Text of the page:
Original source/credit for this text goes to: http://www.radinks.com/upload/config.php
All the configuration settings for your PHP installation are contained in the php.ini file. Sometimes these setting might be overridden by directives in apache .htaccess files or even with in the scripts themselves. However you cannot override the settings that affect file uploads with .htaccess directives or inside scripts in this way.
You can call the phpinfo() function to find the location of your php.ini file, it will also tell you the current values for the following settings that you may need to modify:
The first one is fairly obvious: if you turn it off, uploading is disabled for your installation.
Files are usually POSTed to the webserver in a format known as 'multipart/form-data'. The post_max_size sets the upper limit on the amount of data that a script can accept in this manner. Ideally this value should be larger than the value that you set for upload_max_filesize.
It's important to realize that upload_max_filesize is the sum of the sizes of all the files that you are uploading. post_max_size is the upload_max_filesize plus the sum of the lengths of all the other fields in the form plus any mime headers that the encoder might include. Since these fields are typically small you can often approximate the upload max size to the post max size.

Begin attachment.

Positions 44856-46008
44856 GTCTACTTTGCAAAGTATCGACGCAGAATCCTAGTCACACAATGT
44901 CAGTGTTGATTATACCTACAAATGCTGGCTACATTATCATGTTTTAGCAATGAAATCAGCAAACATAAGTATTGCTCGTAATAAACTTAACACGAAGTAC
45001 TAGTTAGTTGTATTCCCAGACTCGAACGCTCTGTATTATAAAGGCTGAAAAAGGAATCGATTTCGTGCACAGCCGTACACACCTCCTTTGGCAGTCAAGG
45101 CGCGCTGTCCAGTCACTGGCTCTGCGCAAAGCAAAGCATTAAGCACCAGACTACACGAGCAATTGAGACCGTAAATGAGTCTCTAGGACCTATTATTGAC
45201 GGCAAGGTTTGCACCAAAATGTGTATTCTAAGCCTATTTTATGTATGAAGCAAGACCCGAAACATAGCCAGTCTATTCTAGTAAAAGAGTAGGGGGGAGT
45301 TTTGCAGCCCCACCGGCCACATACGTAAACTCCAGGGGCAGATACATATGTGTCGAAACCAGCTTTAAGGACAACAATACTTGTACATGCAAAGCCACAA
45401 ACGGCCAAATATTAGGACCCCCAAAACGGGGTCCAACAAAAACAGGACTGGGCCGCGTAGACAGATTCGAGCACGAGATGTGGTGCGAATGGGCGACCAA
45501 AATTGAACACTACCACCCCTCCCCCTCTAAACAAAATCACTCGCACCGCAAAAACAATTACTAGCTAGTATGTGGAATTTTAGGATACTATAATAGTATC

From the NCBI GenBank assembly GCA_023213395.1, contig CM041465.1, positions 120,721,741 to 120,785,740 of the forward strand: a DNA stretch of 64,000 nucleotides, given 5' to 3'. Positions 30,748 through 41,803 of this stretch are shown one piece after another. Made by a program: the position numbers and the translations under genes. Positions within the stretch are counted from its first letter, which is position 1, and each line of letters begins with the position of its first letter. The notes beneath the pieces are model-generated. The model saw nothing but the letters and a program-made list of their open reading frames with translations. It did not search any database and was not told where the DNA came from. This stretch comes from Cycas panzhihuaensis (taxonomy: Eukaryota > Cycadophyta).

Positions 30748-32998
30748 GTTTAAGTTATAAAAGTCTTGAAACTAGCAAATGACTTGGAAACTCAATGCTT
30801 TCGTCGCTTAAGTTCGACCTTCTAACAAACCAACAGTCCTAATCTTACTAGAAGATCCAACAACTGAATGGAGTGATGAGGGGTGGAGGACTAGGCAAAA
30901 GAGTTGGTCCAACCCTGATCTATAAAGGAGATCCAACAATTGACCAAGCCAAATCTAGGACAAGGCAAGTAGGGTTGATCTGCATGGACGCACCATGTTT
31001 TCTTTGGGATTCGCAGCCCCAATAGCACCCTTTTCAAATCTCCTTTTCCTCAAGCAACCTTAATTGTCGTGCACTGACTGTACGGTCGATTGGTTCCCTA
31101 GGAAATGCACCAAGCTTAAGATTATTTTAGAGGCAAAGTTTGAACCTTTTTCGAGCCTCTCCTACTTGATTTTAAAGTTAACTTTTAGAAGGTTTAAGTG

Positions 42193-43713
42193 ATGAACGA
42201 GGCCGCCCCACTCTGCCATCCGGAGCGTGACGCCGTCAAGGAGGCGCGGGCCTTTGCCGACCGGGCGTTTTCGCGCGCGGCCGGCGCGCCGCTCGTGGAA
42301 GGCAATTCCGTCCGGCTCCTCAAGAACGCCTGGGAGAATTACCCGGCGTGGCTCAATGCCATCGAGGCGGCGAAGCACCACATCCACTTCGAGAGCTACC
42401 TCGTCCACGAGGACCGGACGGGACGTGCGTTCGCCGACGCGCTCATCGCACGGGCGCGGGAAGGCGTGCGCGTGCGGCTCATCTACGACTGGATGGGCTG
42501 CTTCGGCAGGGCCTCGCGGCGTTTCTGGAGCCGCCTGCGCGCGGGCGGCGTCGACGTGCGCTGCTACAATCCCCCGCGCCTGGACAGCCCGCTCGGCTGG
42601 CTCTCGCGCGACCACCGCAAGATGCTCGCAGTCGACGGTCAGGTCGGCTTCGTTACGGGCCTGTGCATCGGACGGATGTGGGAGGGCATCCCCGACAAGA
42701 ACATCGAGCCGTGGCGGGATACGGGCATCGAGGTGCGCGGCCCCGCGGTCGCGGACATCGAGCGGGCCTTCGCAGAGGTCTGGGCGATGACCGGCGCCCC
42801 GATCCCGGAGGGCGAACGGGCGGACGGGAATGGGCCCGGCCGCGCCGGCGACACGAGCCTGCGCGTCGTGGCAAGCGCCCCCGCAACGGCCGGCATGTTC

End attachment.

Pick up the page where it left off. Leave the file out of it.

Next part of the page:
When the PHP engine is handling an incoming POST it needs to keep some of the incoming data in memory. This directive has any effect only if you have used the --enable-memory-limit option at configuration time. Setting too high a value can be very dangerous because if several uploads are being handled concurrently all available memory will be used up and other unrelated scripts that consume a lot of memory might effect the whole server as well.
These settings define the maximum life time of the script and the time that the script should spend in accepting input. If several mega bytes of data are being transfered max_input_time should be reasonably high. You can override the setting in the ini file for max_input_time by calling the set_time_limit() function in your scripts.
The Apache webserver has a LimitRequestBody configuration directive that restricts the size of all POST data regardless of the web scripting language in use. Some RPM installations sets limit request body to 512Kb. You will need to change this to a larger value or remove the entry altogether.
See this FAQ entry.